Dr Imran Keeka, MPL
DA KZN Spokesperson on Health
LAST week’s parliamentary oversight visits to health institutions around the province has revealed that Ulundi’s Ceza Hospital is the last place anyone should go for medical help, with only two doctors available and some patients forced to share beds due to chronic resource shortages.
According to DA KZN MPL, Hlanganani Gumbi, who visited this hospital, the delegation was told that there are supposed to be eight doctors but six had resigned between January and August this year. There are now problems with recruitment because there is also no accommodation for doctors.
One of just two doctors currently working at the hospital is also the Acting CEO, trying to combine his role of treating patients and doing admin. According to KZN’s Health MEC, Sibongiseni Dhlomo, this could become a trend in smaller hospitals in a bid to save money. While this may make fiscal sense, it makes no clinical sense.
Major issues uncovered during the visit were;
– One defibrilator available for the whole hospital
– An X ray machine which is not being used on the basis that there is no internet making it impossible to email images to Ngwelezane Hospital for diagnosis. This is a pathetic excuse. Doctors have enough training to make several interpretations of X-Rays, after which formal specialist reports may follow.
– A 3 to 4 hour waiting period for medical attention and perhaps even longer. With only two doctors, it is unknown how quickly urgent matters receive attention or how several priority one emergencies are handled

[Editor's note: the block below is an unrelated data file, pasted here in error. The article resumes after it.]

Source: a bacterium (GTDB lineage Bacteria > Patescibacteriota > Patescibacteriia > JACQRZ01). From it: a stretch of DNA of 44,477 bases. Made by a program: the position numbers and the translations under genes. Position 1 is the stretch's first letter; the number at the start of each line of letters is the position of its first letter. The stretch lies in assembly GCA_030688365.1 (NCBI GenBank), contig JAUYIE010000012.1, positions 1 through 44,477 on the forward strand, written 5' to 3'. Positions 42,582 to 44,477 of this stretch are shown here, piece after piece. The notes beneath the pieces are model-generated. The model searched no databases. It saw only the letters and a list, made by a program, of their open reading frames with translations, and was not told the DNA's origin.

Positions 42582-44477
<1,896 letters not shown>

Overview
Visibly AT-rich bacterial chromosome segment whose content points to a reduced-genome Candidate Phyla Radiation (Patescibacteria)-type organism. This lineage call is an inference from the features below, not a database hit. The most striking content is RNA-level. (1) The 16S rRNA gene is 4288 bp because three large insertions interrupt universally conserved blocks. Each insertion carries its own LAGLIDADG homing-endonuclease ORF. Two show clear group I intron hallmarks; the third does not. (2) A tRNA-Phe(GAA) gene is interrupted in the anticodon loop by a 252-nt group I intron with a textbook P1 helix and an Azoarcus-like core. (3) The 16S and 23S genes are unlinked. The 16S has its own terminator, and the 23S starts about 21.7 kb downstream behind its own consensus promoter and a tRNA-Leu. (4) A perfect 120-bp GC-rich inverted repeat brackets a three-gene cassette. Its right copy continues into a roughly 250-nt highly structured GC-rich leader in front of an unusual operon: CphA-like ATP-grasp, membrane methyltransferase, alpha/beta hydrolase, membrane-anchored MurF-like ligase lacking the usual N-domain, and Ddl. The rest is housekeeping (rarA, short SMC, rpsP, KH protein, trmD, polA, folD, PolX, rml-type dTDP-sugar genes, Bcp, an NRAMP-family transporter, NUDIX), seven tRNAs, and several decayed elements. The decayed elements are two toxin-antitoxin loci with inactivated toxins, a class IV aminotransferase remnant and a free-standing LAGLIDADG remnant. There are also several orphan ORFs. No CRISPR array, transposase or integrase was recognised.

– An exorbitant water bill since the local community often utilise hospital water supplies due to frequent cuts in the town.
According to the hospital board chairman at least three letters have been sent to MEC Dhlomo and his department requesting assistance with these key issues. To date there has allegedly been no response.
At a meeting held directly after the visit, it was agreed by the parliamentary delegation that every effort should be made to urgently assist Ceza Hospital. This included a commitment from Benedictine (Nongoma) and Itshelejuba (Phongolo) Hospitals to assist by each allowing one of their own doctors to consult there a few hours a week.
While this resolution is admirable it is far from ideal as it will severely test these other hospitals which are also stretched in terms of medical personnel.
I will today write to MEC Dhlomo and ask him to respond to claims that he has ignored the hospital board’s pleas for assistance. I will also ask what immediate steps he and his department plan to take to turn this hospital around.